Capital markets provide record funding to help European COVID-19 recovery
14 Jul 2020
European economies have benefited from an unprecedented amount of funding from capital markets to support the economic recovery after COVID-19, according to the latest research by the Association for Financial Markets in Europe (AFME). The paper published today (14 July) revealed the recovery is being led by record issuance levels of investment grade securities and ESG bonds. The report analysed the impact of COVID-19 on European capital markets during the four months since the World Health Organisation declared COVID-19 a global pandemic.
Commenting on the report, Julio Suarez, Director of Research at AFME, said:
“During these exceptional times, European capital markets have demonstrated their ability to support economic recovery and future growth. Europe has seen a record amount of funding from capital markets instruments, predominantly fixed income securities. Our research also shows that Europe has the potential to lead an ESG recovery, with European social bond issuance reaching their highest quarterly volume to date. Listed SMEs across the continent have also benefited from access to equity capital and from record volumes of bank lending.”
AFME CEO Adam Farkas added:
“AFME has been working with its members and regulators across Europe to ensure that markets remain well-functioning and liquid in light of the market impact of COVID-19 while at the same time acknowledging the extraordinary support measures extended by central banks and fiscal authorities.
“Our report shows that banks and capital markets are playing a key role in supporting the economy during this challenging period. To ensure a robust post-pandemic recovery it is important to advance the Capital Markets Union project in the EU and promote regulatory measures that improve the efficiency and functioning of European financial markets. We are keen to maintain dialogue with policy makers to ensure the industry is well placed to continue supporting European growth.”
Issuance levels of investment grade (IG) securities have reached record weekly, monthly and quarterly volumes. Q2 2020 was the highest ever quarterly value of IG bond issuance for Non-financial corporates in Europe accumulating a total of EUR 225bn in proceeds.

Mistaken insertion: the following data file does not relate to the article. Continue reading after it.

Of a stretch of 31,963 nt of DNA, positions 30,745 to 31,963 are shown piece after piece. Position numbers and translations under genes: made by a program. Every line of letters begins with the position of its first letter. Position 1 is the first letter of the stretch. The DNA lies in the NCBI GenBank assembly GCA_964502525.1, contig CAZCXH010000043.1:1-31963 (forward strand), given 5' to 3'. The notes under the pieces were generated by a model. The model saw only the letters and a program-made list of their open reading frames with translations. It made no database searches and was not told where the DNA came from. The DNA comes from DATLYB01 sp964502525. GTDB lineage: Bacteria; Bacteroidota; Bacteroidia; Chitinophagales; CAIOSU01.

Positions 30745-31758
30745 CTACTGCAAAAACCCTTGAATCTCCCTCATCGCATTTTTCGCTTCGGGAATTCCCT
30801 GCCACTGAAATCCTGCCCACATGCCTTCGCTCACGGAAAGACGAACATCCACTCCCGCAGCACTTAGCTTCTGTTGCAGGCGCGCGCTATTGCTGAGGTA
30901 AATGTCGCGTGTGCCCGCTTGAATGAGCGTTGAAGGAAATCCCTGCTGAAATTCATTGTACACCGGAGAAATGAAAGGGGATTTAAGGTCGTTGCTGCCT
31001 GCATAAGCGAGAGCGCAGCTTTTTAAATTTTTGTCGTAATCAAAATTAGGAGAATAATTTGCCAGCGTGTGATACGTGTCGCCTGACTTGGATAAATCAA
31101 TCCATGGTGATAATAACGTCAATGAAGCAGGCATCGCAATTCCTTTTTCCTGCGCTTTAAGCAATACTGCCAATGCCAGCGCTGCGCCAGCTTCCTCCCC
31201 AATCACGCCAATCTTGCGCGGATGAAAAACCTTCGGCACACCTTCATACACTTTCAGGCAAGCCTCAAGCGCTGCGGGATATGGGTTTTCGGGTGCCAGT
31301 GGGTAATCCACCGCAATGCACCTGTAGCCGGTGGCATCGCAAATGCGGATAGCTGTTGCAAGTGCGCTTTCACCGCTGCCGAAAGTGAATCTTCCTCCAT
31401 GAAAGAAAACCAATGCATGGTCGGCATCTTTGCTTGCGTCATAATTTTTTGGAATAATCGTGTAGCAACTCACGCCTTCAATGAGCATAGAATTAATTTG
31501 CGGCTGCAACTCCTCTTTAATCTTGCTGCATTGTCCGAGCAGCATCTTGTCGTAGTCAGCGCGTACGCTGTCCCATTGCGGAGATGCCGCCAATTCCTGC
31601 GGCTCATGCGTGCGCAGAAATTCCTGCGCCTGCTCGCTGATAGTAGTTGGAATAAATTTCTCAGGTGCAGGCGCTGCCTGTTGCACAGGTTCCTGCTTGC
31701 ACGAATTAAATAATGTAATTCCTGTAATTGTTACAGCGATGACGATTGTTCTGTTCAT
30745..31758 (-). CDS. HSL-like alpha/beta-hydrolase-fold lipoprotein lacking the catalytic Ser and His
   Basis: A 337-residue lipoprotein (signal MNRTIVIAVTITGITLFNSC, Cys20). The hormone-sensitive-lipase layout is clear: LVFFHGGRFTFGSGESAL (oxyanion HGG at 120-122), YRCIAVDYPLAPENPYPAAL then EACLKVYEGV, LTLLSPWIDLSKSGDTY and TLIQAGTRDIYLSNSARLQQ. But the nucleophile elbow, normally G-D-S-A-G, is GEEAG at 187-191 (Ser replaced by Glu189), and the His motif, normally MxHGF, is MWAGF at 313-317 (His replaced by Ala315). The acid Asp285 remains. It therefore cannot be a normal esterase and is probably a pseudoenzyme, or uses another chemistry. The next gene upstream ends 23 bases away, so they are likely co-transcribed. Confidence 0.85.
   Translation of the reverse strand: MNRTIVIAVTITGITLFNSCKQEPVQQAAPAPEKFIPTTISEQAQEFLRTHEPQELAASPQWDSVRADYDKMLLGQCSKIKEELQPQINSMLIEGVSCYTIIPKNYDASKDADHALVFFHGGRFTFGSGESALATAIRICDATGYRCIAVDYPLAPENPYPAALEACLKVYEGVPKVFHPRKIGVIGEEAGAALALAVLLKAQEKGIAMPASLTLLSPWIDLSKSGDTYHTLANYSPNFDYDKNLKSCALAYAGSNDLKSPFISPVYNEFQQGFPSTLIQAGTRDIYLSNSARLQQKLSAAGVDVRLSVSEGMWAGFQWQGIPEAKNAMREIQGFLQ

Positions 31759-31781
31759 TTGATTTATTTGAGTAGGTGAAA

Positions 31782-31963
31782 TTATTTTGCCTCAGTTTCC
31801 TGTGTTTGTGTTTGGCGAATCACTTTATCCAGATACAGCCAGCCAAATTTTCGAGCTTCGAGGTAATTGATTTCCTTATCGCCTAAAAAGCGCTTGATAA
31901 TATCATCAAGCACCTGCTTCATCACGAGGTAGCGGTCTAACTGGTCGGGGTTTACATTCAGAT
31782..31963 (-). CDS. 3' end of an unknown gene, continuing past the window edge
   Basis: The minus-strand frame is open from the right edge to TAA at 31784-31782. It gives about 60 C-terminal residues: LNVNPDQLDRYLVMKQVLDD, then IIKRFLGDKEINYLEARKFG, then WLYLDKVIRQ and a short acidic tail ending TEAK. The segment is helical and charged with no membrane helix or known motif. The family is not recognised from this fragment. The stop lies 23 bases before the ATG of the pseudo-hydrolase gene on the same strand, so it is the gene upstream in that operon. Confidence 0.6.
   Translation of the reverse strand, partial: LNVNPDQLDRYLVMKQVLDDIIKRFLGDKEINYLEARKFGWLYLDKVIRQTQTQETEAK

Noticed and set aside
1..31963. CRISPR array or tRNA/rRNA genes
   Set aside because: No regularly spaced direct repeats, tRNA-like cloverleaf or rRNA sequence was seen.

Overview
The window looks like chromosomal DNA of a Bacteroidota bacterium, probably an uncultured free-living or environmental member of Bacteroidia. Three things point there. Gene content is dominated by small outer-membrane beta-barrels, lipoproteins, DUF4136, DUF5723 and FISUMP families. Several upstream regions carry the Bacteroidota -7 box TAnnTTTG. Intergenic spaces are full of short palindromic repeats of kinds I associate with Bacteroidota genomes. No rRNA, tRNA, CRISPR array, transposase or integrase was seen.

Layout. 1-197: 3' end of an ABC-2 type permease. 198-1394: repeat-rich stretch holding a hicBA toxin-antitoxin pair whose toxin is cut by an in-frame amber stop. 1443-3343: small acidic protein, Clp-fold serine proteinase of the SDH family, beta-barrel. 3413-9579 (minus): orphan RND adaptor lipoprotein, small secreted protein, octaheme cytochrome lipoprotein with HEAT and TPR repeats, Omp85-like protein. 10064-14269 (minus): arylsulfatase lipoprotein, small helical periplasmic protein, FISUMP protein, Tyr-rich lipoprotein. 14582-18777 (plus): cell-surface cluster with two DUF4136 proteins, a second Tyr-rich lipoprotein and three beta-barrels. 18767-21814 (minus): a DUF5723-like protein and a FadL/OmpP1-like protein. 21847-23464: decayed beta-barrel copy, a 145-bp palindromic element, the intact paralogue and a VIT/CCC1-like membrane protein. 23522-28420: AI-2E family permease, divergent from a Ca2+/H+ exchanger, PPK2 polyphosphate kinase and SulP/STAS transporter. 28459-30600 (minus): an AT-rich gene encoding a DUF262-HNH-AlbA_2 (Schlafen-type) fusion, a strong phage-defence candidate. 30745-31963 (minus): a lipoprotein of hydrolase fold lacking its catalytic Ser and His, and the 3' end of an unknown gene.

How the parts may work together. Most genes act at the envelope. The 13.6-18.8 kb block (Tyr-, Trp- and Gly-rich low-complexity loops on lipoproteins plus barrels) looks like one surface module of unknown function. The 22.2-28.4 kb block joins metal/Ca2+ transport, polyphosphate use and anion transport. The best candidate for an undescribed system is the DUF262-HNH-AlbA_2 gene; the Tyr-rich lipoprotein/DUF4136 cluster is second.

The increase in IG bond issuance has been largely driven by Central Bank support. Between March and May, the ECB has purchased 19.5% of the new flow of euro area bond issuance with purchases of EUR 39bn of corporate bonds compared with EUR 179bn of euro area IG bond issuance.
Firms headquartered in France, the United Kingdom and Germany have led IG bond issuance in Europe.
European social, sustainable, and green (ESG) bond issuance reached EUR 55.2 bn in Q2 2020, the highest quarterly issuance volume to date. The increase was driven predominantly by Social bond issuance which reached a record issued amount during the quarter of EUR19.1 bn.
France accounted for EUR 12.3bn (64%) of total European social bond issuance, followed by The Netherlands (EUR 2 bn, 10% of the European total) and Spain (EUR 1.5 bn, 8% of the European total).
European listed SMEs have also benefited from access to equity capital, predominantly from secondary offerings on Junior exchanges which totalled EUR 2.7bn between March and June of 2020. This amount, however, continues to represent a minor portion of SME funding compared to bank lending. In the United Kingdom, new gross bank lending to SMEs between March and May of 2020 totalled £35bn vs £13.7bn in the same period of 2019
In France, new gross bank lending to SMEs between March and May of 2020 totalled €69.6bn vs €29.3bn in the same period of 2019